HUD’s New Regulations: Relax, We Have Seen This Before.

HUD’s New Regulations: Relax, We Have Seen This Before.

HUD’s New Regulations: Relax, We Have Seen This Before.

First of all, let me get the legal mumbo jumbo out of the way. I have been a landlord for 15 years and a Private Investigator for 20. I make my living by providing investigative products to landlords that help them make the right choice when evaluating a tenant. I have been in the trenches my whole career, qualifying tenants and employees, and have come to realize that new regulation often gets overblown at first and then settles down later. Although this article will be very helpful to you, it is in no way legal advice and you should consult with your attorney before making any changes to your policies and processes.

On April 4, 2016 HUD announced its new standards on the use of criminal background histories when screening a potential tenant. First of all, this is not a new concept. In April 2012, the EEOC came out with their standards that limited employment screening. It rocked the employment world; at least for those employers that had not already proactively made the changes, and when the dust settled, business went on as usual. Now, four years later, we see a very similar approach impacting the world of tenant screening. The arguments in both cases are similar; when using criminal records as part of the tenant application screening process, statistics indicate that more minorities are incarcerated than whites, causing a natural consequence that more minorities will be denied than whites, thus creating an environment ripe for discrimination. The reality is that most good landlords do not discriminate intentionally or even accidently. However, the way the new rules are set forth there is some fear that the new rules may actually be the catalyst of an environment where discriminatory acts occur, whether intended or not. So, let’s look at policies or criteria that could possibly cause unwanted discrimination as a result of the new rules and make sure that you don’t accidently violate them.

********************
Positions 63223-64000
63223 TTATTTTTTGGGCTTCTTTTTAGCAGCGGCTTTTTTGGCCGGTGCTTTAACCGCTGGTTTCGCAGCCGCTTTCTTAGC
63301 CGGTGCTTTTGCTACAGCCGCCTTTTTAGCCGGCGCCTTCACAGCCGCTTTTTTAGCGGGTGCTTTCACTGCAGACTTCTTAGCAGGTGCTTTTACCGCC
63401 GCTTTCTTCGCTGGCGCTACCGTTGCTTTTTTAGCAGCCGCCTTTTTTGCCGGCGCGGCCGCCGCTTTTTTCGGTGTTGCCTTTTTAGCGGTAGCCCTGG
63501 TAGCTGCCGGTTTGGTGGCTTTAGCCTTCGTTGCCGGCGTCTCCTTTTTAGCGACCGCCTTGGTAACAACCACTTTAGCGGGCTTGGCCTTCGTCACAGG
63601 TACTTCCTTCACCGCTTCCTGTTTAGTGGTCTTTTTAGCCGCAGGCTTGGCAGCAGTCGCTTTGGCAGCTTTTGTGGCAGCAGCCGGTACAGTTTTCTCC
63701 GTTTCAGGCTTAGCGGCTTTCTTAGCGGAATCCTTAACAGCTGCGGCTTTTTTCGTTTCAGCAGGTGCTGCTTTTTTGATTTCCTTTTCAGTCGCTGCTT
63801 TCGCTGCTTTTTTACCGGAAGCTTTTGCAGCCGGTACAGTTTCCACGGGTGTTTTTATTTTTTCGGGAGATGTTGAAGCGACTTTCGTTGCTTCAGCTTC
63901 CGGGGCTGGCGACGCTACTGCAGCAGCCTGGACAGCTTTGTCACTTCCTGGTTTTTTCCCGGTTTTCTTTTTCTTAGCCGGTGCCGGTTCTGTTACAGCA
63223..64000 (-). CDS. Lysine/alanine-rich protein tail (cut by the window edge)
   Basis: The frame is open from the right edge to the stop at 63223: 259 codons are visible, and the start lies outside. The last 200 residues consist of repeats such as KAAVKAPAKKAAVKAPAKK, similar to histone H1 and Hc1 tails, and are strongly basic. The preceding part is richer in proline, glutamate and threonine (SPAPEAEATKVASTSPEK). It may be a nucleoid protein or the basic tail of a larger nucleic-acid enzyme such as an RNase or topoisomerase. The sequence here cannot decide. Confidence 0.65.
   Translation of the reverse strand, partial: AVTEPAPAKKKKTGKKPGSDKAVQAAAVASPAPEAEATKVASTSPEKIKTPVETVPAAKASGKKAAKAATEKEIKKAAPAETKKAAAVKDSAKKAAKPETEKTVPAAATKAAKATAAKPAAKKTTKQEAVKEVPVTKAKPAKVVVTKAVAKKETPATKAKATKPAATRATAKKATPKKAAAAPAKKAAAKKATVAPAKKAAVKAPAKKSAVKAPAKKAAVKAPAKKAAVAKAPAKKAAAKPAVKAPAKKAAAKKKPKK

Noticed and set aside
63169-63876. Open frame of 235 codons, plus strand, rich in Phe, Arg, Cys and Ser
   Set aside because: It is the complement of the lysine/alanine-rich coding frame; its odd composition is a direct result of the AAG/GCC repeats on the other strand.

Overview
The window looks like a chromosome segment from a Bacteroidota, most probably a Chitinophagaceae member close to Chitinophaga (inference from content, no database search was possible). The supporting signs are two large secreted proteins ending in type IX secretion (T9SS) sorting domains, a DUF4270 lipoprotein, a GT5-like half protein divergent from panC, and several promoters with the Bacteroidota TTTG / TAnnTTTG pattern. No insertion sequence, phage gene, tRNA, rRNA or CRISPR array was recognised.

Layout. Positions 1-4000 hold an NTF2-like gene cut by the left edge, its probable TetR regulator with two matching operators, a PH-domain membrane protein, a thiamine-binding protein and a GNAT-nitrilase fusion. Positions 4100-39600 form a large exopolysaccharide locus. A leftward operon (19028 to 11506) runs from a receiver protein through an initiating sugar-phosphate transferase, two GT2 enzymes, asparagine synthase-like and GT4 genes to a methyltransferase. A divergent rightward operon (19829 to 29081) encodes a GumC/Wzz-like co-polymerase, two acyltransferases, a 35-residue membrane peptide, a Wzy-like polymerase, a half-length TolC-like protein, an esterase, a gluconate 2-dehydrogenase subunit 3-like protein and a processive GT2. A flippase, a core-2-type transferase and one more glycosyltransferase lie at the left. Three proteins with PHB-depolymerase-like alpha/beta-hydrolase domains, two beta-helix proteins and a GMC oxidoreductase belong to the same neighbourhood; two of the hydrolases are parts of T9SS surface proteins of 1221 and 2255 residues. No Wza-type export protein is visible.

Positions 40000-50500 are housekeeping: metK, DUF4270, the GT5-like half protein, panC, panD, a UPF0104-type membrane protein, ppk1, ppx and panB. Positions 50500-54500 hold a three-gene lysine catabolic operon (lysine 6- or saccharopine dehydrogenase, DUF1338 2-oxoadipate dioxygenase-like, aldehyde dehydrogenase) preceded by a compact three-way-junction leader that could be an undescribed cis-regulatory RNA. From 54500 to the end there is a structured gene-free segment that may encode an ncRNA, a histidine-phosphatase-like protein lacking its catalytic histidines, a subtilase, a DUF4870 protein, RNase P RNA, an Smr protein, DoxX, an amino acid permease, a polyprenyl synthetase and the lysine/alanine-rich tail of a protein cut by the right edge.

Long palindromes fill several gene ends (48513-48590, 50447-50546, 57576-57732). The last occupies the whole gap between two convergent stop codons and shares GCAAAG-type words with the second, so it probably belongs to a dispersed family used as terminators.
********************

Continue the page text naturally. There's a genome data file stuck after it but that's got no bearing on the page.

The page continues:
No criminal records ever. This policy or criteria will be a huge red flag for HUD. It really says “I am not willing to look or assess my true risk with a policy or criteria like this.” No matter how good all the other data is, they are denied based on the fact that there is a criminal record of any kind. This means your criteria cannot weigh everything on criminal records. Think of a classified ad saying: “We will not rent to a criminal” vs “criminal and credit checks are required.” The first ad may create the impression that your policies are creating a discriminatory act because you are putting so much weight on the criminal records. The second really says the same thing but does not create a discriminatory policy as long as you run those exact same reports on every applicant.

In addition, I recommend you specifically list the crimes which you can show may cause your property or neighbors risk. A crime that may pose a risk of harm might be a felony involving a person or property, where the crime was committed within the past 10 years or the applicant was released from prison in the same time period. Since misdemeanors are of less serious nature, I usually impose a 5 year time period prohibition if the crime has to do with a person or property. This will be different for every landlord based on location, property and associated risk. HUD specifically recognizes that you can deny for all drug manufacturing and
distribution charges. In addition, there is data that indicates that sex offenders are never really rehabilitated, so there is credible rationale for denying those individuals. Crimes that you will be assessing that carry the most risk are drug possession, theft, assault, and fraud. This data from the Bureau of Justice Statistics (April 22, 2014) can reinforce why your policy or criteria is set the way it is.

  • About two-thirds (67.8%) of released prisoners were arrested for a new crime within 3 years, and three-quarters (76.6%) were arrested within 5 years.
  • Within 5 years of release, 82.1% of property offenders were arrested for a new crime, compared to 76.9% of drug offenders, 73.6% of public order offenders, and 71.3% of violent offenders.
  • More than a third (36.8%) of all prisoners who were arrested within 5 years of release were arrested within the first 6 months after release, with more than half (56.7%) arrested by the end of the first year.  Two in five (42.3%) released prisoners were either not arrested or arrested once in the 5 years after their release.
  • A sixth (16.1%) of released prisoners were responsible for almost half (48.4%) of the nearly 1.2 million arrests that occurred in the 5-year follow-up period.
  • An estimated 10.9% of released prisoners were arrested in a state other than the one that released them during the 5-year follow-up period.
  • Within 5 years of release, 84.1% of inmates who were age 24 or younger at release were arrested, compared to 78.6% of inmates ages 25 to 39 and 69.2% of those age 40 and older.